Study objective: We evaluate the effect of midazolam and haloperidol premedication for reducing ketamine-induced recovery agitation in adult patients undergoing procedural sedation. We also compare physician satisfaction and recovery time.
Methods: We randomized emergency department patients older than 18 years who needed procedural sedation to receive 1 of the following 3 interventions in double-blind fashion 5 minutes before receiving intravenous ketamine at 1 mg/kg: intravenous distilled water, intravenous midazolam at 0.05 mg/kg, or intravenous haloperidol at 5 mg. Our main study outcomes were recovery agitation as assessed by the maximum observed Pittsburgh Agitation Scale score and by the Richmond Agitation-Sedation Scale score at 5, 15, and 30 minutes after ketamine administration. Our secondary outcomes were clinician satisfaction and recovery duration.
Results: We enrolled 185 subjects. The maximum Pittsburgh Agitation Scale score was significantly less with midazolam compared with placebo (difference 3; 95% confidence interval 1.27 to 4.72) and with haloperidol compared with placebo (difference 3; 95% confidence interval 1.25 to 4.75), and Richmond Agitation-Sedation Scale scores at 5, 15, and 30 minutes trended lower with the active agents. Midazolam and haloperidol significantly delayed recovery but did not alter overall clinician satisfaction.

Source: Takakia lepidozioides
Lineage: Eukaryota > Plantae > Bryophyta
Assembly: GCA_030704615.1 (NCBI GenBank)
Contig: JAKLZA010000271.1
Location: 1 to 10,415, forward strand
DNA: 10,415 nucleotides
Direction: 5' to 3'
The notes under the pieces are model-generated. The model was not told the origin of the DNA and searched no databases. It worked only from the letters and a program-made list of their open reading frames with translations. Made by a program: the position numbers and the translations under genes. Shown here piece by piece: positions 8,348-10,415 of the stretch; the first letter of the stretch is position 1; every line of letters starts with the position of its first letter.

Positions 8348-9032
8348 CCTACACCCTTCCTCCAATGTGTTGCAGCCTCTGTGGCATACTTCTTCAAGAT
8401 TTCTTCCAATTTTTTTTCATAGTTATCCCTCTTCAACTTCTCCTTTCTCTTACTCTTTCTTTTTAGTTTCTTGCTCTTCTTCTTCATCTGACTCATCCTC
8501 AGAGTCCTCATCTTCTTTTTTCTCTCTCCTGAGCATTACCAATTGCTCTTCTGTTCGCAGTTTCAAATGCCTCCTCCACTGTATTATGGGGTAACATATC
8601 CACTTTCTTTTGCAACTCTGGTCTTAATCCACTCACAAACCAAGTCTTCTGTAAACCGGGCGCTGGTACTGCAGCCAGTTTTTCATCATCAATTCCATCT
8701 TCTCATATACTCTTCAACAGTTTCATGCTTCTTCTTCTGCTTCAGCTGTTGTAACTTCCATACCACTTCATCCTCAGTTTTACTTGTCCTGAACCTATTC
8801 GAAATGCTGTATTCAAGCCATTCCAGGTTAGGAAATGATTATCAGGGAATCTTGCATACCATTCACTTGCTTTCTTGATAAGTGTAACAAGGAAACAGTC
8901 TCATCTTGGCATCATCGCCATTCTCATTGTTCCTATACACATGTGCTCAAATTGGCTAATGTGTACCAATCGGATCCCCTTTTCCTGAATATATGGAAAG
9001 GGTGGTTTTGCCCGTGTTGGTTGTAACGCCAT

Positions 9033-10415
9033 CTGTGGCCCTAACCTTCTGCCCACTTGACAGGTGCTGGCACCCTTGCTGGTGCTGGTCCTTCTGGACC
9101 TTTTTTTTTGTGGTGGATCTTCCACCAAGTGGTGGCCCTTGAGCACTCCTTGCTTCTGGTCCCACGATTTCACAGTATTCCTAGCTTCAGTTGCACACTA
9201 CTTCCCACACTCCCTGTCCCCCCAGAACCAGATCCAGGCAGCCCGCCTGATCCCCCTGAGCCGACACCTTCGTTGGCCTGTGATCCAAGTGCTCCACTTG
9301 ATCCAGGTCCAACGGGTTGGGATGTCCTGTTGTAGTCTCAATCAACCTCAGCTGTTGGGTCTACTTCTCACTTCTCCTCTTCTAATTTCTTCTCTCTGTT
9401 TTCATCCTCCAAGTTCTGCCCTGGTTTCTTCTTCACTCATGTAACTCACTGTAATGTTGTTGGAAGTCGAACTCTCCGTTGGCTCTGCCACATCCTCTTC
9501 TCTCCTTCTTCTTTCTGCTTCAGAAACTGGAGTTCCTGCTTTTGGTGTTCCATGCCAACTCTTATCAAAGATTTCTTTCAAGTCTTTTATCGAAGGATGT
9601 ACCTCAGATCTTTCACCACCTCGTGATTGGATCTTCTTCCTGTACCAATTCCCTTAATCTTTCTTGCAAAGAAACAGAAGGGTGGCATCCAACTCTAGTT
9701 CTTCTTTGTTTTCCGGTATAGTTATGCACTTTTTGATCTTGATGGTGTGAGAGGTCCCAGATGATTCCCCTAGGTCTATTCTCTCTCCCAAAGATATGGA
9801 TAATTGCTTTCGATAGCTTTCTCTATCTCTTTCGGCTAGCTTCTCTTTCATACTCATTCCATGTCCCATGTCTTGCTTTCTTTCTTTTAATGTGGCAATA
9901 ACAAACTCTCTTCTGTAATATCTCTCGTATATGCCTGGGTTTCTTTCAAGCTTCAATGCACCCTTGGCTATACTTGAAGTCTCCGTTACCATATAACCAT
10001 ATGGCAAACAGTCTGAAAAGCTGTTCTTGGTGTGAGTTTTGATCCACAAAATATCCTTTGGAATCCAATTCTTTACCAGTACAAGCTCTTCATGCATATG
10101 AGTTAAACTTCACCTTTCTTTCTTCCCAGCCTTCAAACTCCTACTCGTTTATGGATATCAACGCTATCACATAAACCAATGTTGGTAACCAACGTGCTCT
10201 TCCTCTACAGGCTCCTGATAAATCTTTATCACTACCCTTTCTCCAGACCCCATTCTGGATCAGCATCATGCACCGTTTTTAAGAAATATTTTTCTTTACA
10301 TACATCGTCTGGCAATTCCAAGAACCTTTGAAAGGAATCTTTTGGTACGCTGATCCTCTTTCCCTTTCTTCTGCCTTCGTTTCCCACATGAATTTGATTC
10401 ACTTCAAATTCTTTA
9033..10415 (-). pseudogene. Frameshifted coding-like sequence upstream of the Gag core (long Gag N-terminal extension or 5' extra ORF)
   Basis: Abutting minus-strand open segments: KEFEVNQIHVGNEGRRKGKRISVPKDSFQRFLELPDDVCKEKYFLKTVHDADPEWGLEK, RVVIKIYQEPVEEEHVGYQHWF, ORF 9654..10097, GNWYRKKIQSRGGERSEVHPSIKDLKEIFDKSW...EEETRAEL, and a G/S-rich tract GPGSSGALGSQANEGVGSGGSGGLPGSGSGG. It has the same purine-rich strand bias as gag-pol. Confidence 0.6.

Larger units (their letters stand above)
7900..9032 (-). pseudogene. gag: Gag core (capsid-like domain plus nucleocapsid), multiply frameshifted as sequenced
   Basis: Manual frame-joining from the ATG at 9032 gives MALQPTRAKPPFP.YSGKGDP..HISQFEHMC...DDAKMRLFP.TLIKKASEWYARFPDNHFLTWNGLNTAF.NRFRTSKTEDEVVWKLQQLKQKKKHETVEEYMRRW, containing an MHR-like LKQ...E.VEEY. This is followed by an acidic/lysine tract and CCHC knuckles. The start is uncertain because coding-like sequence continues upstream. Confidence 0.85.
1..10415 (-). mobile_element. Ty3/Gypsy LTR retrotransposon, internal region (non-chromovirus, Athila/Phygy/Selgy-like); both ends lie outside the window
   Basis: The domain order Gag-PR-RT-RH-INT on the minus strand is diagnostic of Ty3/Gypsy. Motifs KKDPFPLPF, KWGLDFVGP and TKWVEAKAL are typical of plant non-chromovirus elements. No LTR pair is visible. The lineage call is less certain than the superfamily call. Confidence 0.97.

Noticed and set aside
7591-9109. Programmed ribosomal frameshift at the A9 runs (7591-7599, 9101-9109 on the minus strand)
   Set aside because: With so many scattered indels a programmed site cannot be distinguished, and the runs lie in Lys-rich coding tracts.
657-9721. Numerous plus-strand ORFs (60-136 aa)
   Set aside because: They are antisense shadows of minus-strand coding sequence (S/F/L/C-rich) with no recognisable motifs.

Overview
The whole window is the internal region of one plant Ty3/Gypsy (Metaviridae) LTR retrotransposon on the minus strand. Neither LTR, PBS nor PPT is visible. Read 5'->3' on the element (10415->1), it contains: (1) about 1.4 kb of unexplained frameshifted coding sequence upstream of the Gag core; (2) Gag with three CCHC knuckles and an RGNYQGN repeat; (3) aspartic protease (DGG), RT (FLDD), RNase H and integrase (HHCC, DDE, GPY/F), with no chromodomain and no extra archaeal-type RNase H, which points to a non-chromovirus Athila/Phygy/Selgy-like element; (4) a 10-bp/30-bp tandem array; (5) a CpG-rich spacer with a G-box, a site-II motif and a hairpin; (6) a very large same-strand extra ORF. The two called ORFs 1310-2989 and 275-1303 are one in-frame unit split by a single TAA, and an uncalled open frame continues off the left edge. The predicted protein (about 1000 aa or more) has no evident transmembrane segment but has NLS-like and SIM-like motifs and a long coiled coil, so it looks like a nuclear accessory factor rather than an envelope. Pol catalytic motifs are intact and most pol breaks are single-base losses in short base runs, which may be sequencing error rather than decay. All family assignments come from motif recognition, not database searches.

Conclusion: For adult procedural sedation, premedication with either midazolam 0.05 mg/kg or haloperidol 5 mg intravenously significantly reduces ketamine-induced recovery agitation while delaying recovery.
Trial registration: ClinicalTrials.gov NCT02909465.
Copyright © 2018 American College of Emergency Physicians. Published by Elsevier Inc. All rights reserved.